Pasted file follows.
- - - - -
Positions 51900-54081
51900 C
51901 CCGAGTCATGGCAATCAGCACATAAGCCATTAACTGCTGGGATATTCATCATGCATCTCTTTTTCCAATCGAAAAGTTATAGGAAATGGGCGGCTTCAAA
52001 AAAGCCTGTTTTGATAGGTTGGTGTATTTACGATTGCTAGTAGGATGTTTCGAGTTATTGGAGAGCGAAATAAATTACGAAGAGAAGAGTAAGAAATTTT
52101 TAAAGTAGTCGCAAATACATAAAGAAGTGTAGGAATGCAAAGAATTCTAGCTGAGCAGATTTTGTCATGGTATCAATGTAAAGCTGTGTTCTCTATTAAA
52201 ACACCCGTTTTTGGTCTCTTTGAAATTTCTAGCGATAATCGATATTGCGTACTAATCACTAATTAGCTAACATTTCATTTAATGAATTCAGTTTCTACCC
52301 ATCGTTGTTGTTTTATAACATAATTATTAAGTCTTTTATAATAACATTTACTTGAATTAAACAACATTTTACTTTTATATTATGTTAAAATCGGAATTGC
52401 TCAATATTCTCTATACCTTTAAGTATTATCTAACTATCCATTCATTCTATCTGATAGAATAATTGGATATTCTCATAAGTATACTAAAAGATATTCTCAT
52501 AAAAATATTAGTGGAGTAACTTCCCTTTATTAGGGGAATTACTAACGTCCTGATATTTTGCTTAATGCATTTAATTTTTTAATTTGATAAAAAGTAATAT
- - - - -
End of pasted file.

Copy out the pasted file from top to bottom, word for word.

Positions 51900-54081
51900 C
51901 CCGAGTCATGGCAATCAGCACATAAGCCATTAACTGCTGGGATATTCATCATGCATCTCTTTTTCCAATCGAAAAGTTATAGGAAATGGGCGGCTTCAAA
52001 AAAGCCTGTTTTGATAGGTTGGTGTATTTACGATTGCTAGTAGGATGTTTCGAGTTATTGGAGAGCGAAATAAATTACGAAGAGAAGAGTAAGAAATTTT
52101 TAAAGTAGTCGCAAATACATAAAGAAGTGTAGGAATGCAAAGAATTCTAGCTGAGCAGATTTTGTCATGGTATCAATGTAAAGCTGTGTTCTCTATTAAA
52201 ACACCCGTTTTTGGTCTCTTTGAAATTTCTAGCGATAATCGATATTGCGTACTAATCACTAATTAGCTAACATTTCATTTAATGAATTCAGTTTCTACCC
52301 ATCGTTGTTGTTTTATAACATAATTATTAAGTCTTTTATAATAACATTTACTTGAATTAAACAACATTTTACTTTTATATTATGTTAAAATCGGAATTGC
52401 TCAATATTCTCTATACCTTTAAGTATTATCTAACTATCCATTCATTCTATCTGATAGAATAATTGGATATTCTCATAAGTATACTAAAAGATATTCTCAT
52501 AAAAATATTAGTGGAGTAACTTCCCTTTATTAGGGGAATTACTAACGTCCTGATATTTTGCTTAATGCATTTAATTTTTTAATTTGATAAAAAGTAATAT